Saturday, October 19, 2013

Homemade Greek Yogurt for Dummies (Crock Pot)




I mean, really. It's so easy it will change your life forever.

And it will save you a stinking butt load of money if you like Greek yogurt. For $2 (TWO DOLLARS!) I got no less than 10 cups (TEN CUPS!) Greek yogurt--that's $.20/cup if you're math impaired (don't worry--math unnecessary for this recipe; brains in general unnecessary for this recipe). Twenty cents for creamy, perfect Greek yogurt.

You can eat it with anything. I like it for breakfast with some jam mixed it. My kids like it best blended with jam and put into popsicle molds and frozen. My friend serves it as a dessert. She mixes it with jam and then adds a squirt of whipped cream to the top. But don't think it can only be served sweet. This thick Greek yogurt can be used as a substitute for sour cream and cream cheese. It can be used in savory dips, for ranch dressing, with tacos.

And in case you missed the whole Greek yogurt bandwagon (or were maybe too poor to buy a ticket), Greek yogurt is awesome and loveable because it is a) delicious and creamy, b) higher in protein, lower in sugar (lactose), and lower than sodium than regular yogurt. And did I mention creamy awesomeness? It's also just way versatile--it can really be subbed for a lot of things.

Let me say that making yogurt is not entirely new to me. I even have a yogurt maker (which I may now sell) that has cute little cups with lids. I used it faithfully when we lived in California, but when we moved here, it became cost INeffective. I couldn't find small amounts of plain yogurt and after I'd bought 32 oz of plain yogurt, well then it seemed silly to bother making little cupfuls of yogurt. And my homemade yogurt always came out somewhat runny. This is true of yogurt. Most (if not all) of what we find in the store has been artificially thickened--cornstarch and gluten are both in Dannon. Homemade yogurt tends to be thinner. Real Greek yogurt, on the other hand, is thick because much of the whey has been strained out of it. But because of that, it is often very expensive. Thus, for the last several years I haven't made my yogurt; I've just bought it. Until the fateful day when my friend (the dessert yogurt making one) brought over some yogurt with raspberry jam in it. It was better than ice cream. Oh, yes, it was. Thick, creamy, and beautiful. And it had cost her almost nothing. And it had been stupidly easy. Now that's what I'm talking about. Because many of the other homemade yogurt recipes I knew of (the ones without the handy yogurt-maker) seemed hard. There seemed to be lots of variables that could cause it to fail. Some required you to double boil your milk (I double boil nothing, people, nothing). Some gave detailed instructions for putting it in a cooler or oven and then keeping it consistently warm but not hot. If you got too cool or too hot, you'd wind up with curdled, runny nasties instead of yogurt. Yes, it was all too frightening. I needed fail proof. I needed dummy proof. I needed distracted mom proof. My friend provided that.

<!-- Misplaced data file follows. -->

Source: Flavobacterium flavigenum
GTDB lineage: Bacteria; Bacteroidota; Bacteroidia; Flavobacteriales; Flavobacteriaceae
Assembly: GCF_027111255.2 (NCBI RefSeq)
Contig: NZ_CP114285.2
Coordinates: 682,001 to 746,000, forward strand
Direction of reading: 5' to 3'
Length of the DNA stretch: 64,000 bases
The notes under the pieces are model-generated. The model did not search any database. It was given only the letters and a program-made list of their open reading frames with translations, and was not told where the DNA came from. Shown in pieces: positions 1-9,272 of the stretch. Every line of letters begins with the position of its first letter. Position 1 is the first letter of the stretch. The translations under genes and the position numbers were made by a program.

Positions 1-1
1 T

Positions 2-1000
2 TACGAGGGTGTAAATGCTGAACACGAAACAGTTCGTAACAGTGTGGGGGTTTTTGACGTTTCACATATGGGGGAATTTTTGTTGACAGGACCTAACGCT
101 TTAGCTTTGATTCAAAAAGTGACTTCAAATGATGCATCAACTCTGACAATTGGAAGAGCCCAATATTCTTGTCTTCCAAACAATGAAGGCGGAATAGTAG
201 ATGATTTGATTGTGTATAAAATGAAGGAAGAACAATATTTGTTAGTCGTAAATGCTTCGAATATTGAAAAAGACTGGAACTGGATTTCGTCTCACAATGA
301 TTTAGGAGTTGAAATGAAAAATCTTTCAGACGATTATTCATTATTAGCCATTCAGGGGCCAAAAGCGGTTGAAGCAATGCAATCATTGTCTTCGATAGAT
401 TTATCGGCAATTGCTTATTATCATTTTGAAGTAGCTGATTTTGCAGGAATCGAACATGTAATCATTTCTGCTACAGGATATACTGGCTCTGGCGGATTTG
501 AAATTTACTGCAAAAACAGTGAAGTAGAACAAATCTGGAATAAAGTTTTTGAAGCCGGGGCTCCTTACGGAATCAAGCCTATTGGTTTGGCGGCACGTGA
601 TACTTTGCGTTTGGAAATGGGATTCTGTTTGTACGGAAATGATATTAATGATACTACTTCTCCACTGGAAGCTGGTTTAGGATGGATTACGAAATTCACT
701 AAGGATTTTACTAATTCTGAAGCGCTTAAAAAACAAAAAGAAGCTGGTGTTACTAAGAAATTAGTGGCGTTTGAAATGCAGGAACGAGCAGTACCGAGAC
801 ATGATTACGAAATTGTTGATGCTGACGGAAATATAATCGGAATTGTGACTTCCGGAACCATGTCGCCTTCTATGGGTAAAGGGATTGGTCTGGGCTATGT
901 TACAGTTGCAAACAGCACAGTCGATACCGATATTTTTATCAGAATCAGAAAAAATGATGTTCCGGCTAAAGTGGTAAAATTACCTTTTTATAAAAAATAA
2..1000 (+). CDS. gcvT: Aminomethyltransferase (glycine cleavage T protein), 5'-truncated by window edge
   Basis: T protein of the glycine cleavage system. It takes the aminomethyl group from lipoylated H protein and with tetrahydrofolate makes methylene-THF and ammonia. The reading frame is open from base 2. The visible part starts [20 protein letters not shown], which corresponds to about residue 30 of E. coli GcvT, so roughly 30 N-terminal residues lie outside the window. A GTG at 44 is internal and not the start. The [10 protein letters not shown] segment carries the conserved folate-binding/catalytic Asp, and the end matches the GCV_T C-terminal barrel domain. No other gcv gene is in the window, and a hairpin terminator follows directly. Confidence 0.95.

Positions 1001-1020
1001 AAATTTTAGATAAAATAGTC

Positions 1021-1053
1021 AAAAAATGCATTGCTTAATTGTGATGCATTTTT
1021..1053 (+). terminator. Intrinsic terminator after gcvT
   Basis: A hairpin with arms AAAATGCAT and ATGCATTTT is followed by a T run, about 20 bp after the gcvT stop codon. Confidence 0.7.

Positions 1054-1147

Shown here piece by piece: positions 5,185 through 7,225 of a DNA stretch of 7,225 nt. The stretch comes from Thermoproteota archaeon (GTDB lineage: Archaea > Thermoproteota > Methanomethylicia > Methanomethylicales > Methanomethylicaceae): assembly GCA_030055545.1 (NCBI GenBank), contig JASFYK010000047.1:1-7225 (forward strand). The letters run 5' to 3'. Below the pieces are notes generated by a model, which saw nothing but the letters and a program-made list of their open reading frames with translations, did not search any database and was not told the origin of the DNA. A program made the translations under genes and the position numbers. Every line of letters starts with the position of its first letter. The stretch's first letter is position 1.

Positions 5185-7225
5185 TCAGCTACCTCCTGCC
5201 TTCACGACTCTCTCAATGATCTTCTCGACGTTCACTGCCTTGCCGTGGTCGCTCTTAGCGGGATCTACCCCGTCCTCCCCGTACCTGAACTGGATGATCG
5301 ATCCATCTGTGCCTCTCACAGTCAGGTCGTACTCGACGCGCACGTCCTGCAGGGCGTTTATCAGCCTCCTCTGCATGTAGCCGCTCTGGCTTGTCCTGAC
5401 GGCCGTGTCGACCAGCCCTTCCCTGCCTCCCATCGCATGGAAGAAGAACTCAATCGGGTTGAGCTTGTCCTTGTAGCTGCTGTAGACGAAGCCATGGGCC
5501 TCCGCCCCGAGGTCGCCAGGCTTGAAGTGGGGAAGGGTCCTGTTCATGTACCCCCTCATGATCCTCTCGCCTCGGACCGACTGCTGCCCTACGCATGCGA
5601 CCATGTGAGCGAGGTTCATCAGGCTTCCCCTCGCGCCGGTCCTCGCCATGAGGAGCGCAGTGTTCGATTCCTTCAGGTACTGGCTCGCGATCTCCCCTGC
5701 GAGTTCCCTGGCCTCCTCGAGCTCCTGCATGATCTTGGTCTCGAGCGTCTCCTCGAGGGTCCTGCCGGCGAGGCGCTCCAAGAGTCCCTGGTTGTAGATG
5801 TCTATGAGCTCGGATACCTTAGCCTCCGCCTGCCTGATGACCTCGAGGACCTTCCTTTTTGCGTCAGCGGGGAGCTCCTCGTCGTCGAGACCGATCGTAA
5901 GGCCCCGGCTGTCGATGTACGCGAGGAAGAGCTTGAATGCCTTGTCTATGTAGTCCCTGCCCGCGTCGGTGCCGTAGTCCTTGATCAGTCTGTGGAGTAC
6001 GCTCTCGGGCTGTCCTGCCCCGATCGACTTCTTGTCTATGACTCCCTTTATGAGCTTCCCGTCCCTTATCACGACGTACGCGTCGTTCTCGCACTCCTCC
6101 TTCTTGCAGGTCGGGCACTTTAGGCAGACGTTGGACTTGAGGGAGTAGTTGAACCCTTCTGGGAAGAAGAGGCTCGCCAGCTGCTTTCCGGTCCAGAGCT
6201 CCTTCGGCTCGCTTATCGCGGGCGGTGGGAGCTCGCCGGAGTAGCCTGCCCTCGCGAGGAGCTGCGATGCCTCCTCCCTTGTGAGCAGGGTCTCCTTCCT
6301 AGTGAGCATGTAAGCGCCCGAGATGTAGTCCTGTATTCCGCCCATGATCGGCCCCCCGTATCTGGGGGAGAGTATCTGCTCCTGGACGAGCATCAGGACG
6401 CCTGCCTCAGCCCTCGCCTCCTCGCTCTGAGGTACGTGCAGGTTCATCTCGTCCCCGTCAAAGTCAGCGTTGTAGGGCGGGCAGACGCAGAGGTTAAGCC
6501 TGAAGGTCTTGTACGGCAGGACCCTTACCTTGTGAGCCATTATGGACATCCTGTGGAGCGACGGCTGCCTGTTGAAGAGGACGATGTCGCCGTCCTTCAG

She had used a pot to make the yogurt. You can too if you don't have a crock pot. A regular pot works great, but it requires more of your attention. A crock pot, on the other hand, requires only a one-minute attention span and perhaps and IQ of 32 or so.

Now, what do you do? Let me pull back the curtain so you can be amazed.

1. Put 1 gallon whole milk into your crock pot. Put lid on. Heat until 180 degrees. This should take between two and four hours (depending on your crock pot). If you don't have a thermometer (though one is useful), it will be bubbly/foamy all over on top without actually boiling.
2. Remove lid and let cool to 110-115 degrees (if you don't have a thermometer, this will feel warm when you stick your finger in, but not hot--this is the temperature you'd kind of want to get baby formula to--warm, but nothing that would scald a baby's throat).
3. Add 1/2 C PLAIN yogurt and whisk it in. (I add yogurt to a small amount of milk and whisk in order to keep it from lumping up. Then I put that into the big pot of milk and whisk.)
4. Put lid back on.
5. Put crock pot in oven for 6-8 hours. You don't have to heat your oven or leave the oven light on. You don't have to do ANYTHING. The crock pot provides natural insulation, so it doesn't cool too quickly and the oven provides a space to trap the necessary warmth for your yogurt to yogurtify (it should be kept at a fairly stable 110 degrees; it does this naturally in a crock pot in the oven, so don't worry). That said, I would not recommend you put it into a cold oven (not a problem for us in the summer, but in winter it gets chilly around here). If your oven is cold, turn it on for 1 minute BEFORE you put the yogurt in. Then turn it off. Then put the yogurt in. (Ah, now the IQ requirements have moved up to 45). It will need 6-8 hours to yogurtify. It's nice if you can time this overnight. If you do it during the day, you may want to put a little post it note on your oven that says, "Do not turn on." I do this (yes, I do) because if you or someone you love comes in and decides to make cookies and pre-heats the oven before realizing there's yogurt in there, your yogurt will be ruined and you will be sad.